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Reply #25: Well, no, that would be less precisely [View All]

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OKIsItJustMe Donating Member (1000+ posts) Send PM | Profile | Ignore Thu Oct-20-11 04:51 PM
Response to Reply #20
25. Well, no, that would be less precisely
Heres the original question:

1. White roofs won't decrease global warming? O RLY??

Funny, I thought the purpose of them was to decrease AC bills for occupants and theoretically decrease energy usage.

Not sure anybody complained that they would do anything other than that. Nor that the heat island effect was anything more than a SYMPTOM of the problem.

To which, I replied:

5. Painting roofs white has been suggested as a method of geoengineering by increasing global albedo

See, for example:

These citations were to papers in scientific publications. (I also cited press releases about the papers, since I have found that many people prefer to read what amounts to a digest of the actual papers. Its become my general practice to post an extract of a press release, and URLs for the press release and the actual paper.)

Personally, Im no skeptic regarding the greenhouse effect, global warming, anthropogenic climate change, (or whatever we may call it tomorrow) but I never thought that painting roofs white would have as significant effect on the Earths albedo as Akbari and company thought that it would, and Akbaris work has been cited everywhere:

Ive gotten tired of reading about it again and again.

Do I just not appreciate nuance? Is that it?

Even the idea that white roofs save energy (due to less air conditioning) is bogus. It might be true for the South where air conditioning is heavily used, but it isnt for the North, where we make more use of furnaces.
GEOPHYSICAL RESEARCH LETTERS, VOL. 37, L03701, doi:10.1029/2009GL042194, 2010

Effects of white roofs on urban temperature in a global climate model

K. W. Oleson and G. B. Bonan
Climate and Global Dynamics Division, National Center for Atmospheric Research,
Boulder, Colorado, USA

J. Feddema
Department of Geography, University of Kansas,
Lawrence, Kansas, USA


|1| Increasing the albedo of urban surfaces has received attention as a strategy to mitigate urban heat islands. Here, the effects of globally installing white roofs are assessed using an urban canyon model coupled to a global climate model. Averaged over all urban areas, the annual mean heat island decreased by 33%. Urban daily maximum temperature decreased by 0.6C and daily minimum temperature by 0.3C. Spatial variability in the heat island response is caused by changes in absorbed solar radiation and specification of roof thermal admittance. At high latitudes in winter, the increase in roof albedo is less effective at reducing the heat island due to low incoming solar radiation, the high albedo of snow intercepted by roofs, and an increase in space heating that compensates for reduced solar heating. Global space heating increased more than air conditioning decreased, suggesting that end-use energy costs must be considered in evaluating the benefits of white roofs.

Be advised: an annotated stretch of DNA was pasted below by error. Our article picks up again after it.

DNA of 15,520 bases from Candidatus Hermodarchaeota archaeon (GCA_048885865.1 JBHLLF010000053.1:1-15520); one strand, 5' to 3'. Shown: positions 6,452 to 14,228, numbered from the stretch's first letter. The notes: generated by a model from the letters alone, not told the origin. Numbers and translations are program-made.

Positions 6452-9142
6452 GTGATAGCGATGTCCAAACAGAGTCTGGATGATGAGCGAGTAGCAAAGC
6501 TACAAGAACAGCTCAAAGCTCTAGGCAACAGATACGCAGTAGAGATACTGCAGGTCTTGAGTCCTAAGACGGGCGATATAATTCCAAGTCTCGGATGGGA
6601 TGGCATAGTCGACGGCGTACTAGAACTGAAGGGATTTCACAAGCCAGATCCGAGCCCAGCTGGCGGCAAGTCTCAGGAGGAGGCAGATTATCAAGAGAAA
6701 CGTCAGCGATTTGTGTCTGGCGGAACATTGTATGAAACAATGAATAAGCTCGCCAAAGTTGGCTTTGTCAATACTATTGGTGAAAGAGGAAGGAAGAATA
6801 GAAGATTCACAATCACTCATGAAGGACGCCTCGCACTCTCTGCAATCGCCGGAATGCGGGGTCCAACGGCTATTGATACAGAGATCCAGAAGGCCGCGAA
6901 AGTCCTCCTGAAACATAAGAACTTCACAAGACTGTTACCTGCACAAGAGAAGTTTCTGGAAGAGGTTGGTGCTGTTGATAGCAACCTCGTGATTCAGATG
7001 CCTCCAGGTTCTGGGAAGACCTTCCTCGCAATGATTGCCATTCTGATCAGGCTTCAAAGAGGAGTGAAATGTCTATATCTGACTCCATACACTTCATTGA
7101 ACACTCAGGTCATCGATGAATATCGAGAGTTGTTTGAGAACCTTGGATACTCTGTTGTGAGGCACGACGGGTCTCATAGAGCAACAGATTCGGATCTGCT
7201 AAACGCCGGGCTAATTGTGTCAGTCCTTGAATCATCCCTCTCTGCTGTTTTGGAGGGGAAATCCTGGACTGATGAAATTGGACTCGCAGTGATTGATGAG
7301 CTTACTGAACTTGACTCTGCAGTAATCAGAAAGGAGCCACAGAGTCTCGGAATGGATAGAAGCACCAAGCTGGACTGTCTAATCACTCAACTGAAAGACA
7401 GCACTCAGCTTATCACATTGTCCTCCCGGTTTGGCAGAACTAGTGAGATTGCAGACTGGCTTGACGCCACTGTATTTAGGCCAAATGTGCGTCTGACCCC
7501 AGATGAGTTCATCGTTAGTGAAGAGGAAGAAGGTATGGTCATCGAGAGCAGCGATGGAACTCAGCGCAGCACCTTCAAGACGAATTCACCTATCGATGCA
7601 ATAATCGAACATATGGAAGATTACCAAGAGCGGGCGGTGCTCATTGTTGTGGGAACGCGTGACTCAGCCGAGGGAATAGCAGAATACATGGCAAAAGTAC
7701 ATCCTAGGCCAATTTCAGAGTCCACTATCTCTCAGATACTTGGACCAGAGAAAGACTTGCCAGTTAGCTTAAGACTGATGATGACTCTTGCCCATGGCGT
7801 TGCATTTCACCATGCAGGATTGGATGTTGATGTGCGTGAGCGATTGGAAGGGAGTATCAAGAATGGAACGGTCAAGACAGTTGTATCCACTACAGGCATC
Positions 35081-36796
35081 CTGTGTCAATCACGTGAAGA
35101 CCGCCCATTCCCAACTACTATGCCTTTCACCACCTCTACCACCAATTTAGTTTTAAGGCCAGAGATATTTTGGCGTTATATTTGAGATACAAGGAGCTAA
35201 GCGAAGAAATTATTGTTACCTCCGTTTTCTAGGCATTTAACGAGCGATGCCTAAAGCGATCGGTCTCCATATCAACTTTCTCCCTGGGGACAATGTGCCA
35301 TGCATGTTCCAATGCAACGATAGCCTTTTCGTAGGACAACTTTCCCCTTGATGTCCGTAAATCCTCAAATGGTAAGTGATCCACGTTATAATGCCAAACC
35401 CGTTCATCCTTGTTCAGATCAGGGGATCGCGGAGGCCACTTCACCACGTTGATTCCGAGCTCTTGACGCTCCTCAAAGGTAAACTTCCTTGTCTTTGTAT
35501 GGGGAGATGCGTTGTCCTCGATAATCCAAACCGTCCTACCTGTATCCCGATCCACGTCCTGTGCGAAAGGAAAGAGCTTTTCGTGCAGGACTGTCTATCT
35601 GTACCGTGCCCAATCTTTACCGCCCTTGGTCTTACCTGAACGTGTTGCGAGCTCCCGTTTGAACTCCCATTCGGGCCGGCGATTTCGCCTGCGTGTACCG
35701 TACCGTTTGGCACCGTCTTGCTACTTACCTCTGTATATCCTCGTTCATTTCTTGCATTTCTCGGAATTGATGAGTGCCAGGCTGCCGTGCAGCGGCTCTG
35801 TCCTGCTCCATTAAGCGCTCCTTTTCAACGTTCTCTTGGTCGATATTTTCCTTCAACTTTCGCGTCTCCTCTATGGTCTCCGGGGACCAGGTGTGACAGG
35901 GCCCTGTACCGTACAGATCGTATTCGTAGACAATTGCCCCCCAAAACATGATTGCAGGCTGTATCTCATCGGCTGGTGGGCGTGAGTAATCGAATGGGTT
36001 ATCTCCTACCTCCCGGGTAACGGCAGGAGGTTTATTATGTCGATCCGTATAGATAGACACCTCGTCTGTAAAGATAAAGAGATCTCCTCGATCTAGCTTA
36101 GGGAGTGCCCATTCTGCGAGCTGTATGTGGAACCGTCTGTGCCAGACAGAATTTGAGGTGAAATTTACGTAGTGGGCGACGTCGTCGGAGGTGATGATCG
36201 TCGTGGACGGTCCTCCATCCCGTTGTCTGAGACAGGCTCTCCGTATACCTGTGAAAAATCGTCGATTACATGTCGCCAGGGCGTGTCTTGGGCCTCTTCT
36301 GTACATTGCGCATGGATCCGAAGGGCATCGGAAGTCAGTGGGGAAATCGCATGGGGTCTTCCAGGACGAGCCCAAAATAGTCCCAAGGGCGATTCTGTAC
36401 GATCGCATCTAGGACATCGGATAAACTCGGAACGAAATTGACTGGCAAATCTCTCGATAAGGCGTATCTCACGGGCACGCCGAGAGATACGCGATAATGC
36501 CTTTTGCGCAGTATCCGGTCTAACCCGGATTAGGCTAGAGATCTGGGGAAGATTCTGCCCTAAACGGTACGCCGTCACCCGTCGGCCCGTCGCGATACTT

1. Introduction

|2| An analysis by Akbari et al. |2009| indicated that increasing the albedo of urban roofs and pavements globally could produce a negative radiative forcing equivalent to a 44 Gt CO2 emission offset. This is equivalent to offsetting the effect of the growth in CO2-equivalent emission rates for the next 11 years. It was also noted that potential energy savings may be realized due to a reduction in the amount of energy consumed by air conditioning to cool buildings. The effects of increasing the albedo of cities on near-surface climate, in particular air temperature, were not addressed.

3. Conclusions

|19| These results suggest that increasing the albedo of roofs is an effective way of reducing the urban heat island. The degree to which the heat island decreases depends on the importance of roofs relative to the rest of the urban system (i.e., building walls and canyon floor) in generating the heat island. This approach to heat island mitigation is less effective in winter at higher latitudes. At these latitudes, any benefits gained from a reduction in the summertime heat island need to be considered in the context of increased heating costs in winter. Increasing the albedo of roofs is also less effective for thin roofs constructed with high thermal admittance materials because these roofs have low storage capacities. Globally, white roofs cause a net increase in HAC fluxes due to a larger increase in space heating than decrease in air conditioning flux. As air conditioning more thoroughly penetrates the global market, however, white roofs might be expected to play a larger role in reducing this flux.

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